Infrared thermography and thermal insulation in buildings.

Gives a summary of the work in building thermography in the scandinavian countries, especially Sweden. Deals with the principles of thermography, how to detect thermal resistance deficiencies and air leakage. Discusses applications in building and factors influencing the thermograms. Reviews test requirements in Scandinavia and discusses the results of measurements made on about 500 building projects.

Building pressures caused by chimney action and mechanical ventilation

Gives the results of an analytical study of the distribution of pressure differences caused by chimney action in buildings. Gives results of the way in which the pressure differences are affected by various arrangements of excess supply and exhaust air. Suggest ways of controlling stack effect, by pressurization.

Pressure difference caused by chimney effect in three high buildings.

Describes three test high-rise buildings and the pressure measurements made on buildings. Gives results of internal to external pressure differences against height within building both with and without the ventilation systems in operation, compared with theoretical predictions. Discusses pattern of pressure differences. Suggests feasibility of pressurizing ground floor to reduce stack effect. NOTE Futher measurements of wind on two of these three buildings are given in 'Pressure differences caused by wind on two tall buildings' Tamura G.T. Wilson. A.G. ASHRAE trans. 74 no 2 p170-181.

Air leakage through various forms of building construction

Reports tests made to determine the air leakage characteristics of various types of walls. Describes apparatus and method and gives results of tests on brick, wood frame, stucco and brick and tile walls, with and without plaster, paint and caulking. Finds that air leakage characteristics alter with the age of the wall, that paint alone did not greatly reduce the leakage of the brick wall, but that plaster was very effective. Also gives data for leakage between plaster or stucco and wood frame.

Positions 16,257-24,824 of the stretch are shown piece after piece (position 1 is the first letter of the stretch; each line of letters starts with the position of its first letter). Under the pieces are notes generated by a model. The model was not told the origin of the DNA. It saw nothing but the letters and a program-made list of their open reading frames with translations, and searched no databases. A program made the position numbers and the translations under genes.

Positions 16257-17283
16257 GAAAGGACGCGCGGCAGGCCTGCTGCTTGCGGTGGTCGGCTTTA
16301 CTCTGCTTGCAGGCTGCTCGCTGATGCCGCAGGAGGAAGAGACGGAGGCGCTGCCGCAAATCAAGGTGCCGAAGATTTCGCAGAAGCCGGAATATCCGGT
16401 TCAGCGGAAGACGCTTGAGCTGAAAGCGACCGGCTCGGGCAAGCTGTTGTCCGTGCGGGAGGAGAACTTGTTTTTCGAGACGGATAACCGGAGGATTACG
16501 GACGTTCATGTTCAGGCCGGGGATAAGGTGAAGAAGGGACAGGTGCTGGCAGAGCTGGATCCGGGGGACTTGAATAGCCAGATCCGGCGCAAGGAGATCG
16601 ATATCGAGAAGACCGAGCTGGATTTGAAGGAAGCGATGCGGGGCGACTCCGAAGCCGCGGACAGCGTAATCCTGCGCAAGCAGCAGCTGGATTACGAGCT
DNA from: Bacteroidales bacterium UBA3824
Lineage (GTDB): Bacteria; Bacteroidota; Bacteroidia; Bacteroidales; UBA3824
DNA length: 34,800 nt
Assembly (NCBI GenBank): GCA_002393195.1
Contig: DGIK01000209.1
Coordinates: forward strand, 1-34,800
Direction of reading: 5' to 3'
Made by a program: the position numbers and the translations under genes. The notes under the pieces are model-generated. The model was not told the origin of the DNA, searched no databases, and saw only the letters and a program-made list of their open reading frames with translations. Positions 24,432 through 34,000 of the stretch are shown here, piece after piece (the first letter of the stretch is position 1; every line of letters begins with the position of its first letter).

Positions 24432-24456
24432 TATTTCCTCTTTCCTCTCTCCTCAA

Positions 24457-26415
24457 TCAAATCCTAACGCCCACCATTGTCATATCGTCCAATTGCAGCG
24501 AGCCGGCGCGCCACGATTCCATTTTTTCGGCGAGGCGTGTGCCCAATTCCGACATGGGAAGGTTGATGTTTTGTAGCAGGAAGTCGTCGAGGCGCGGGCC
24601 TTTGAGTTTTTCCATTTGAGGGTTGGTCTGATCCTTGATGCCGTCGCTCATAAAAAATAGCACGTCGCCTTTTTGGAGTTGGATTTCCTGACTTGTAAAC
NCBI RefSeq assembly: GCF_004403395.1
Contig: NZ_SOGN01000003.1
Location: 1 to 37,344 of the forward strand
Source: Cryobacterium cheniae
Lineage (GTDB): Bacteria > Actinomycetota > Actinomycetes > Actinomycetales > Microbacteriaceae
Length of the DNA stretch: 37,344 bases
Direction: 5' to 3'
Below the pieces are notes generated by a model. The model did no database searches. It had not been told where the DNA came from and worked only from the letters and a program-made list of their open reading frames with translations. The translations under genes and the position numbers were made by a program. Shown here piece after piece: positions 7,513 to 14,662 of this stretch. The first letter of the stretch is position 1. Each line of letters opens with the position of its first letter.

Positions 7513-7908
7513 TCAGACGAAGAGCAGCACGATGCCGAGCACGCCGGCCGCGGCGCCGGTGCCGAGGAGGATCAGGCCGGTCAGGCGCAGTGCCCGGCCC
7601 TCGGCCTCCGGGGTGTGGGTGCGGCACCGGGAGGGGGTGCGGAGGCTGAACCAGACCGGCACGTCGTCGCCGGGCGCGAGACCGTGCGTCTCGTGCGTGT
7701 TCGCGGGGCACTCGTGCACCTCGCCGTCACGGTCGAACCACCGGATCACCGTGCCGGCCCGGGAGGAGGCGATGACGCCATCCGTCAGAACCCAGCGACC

Air infiltration through double-hung wood windows.

Describes apparatus and method of testing wood windows. Each window was tested four times, twice closed but not locked, locked and locked with the sash perimeter sealed. Tests were repeated six months later and again after weatherstripping. gives test results and discusses them. Also reports tests on the air leakage of window frames.

Air infiltration through various types of wood frame construction.

Describes test apparatus and procedure and gives results of air leakage tests on various types of wood frame construction. Also gives the results of tests on the effect of adding sheathing paper, plaster, wall paper and paint. Concludes that air leakage through a frame wall construction containing building paper or plaster properly applied is negligibly small. Single-surfaced walls showed considerable leakage.

Air leakage values for residential windows.

Reviews sources of window air leakage information in the current ASHRAE guide and data book, and standards for air leakage values recommended by industry. Gives results of air leakage tests made on thirty-nine residential windows. Concludes that test results forming the basis of the present guide and data book table are still valid for modern windows of the types covered. Of the new types, sliding residential-type windows have similar characteristics to wood double-hung windows covered by the guide.

The use of sound to locate infiltration openings in buildings

Suggests the use of sound waves to locate openings in buildings that allow air infiltration. Reports results of an experimental program, including laboratory tests of a specially constructed partition and field tests on eight buildings. 

Experimental techniques for wind tunnel tests on model buildings.

Describes experimental techniques used in the low-speed wind tunnels at the Building Research Station when studying air flow around buildings and pressure distribution over their surfaces. Includes flow visualisation both in the stream and in boundary layers over surfaces, velocity measurements around small-scale models, and methods of building models containing pressure tappings. Gives names of suppliers and details of some instruments and equipments. Describes in an appendix how a simply constructed heated-sphere anemometer is made.

Automated instrumentation for air infiltration measurements in buildings.

Describes automated instrumentation using sulphur hexafluoride as a tracer gas in residential housing to determine rates of air infiltration in houses. Discusses in detail the principles of operation, necessary calibration procedures and early field data. Concentration levels of SF6 are maintained at the partsper million level in the buildings and are measured by sensitive electron capture detectors in conJunction with a gas chromatograph.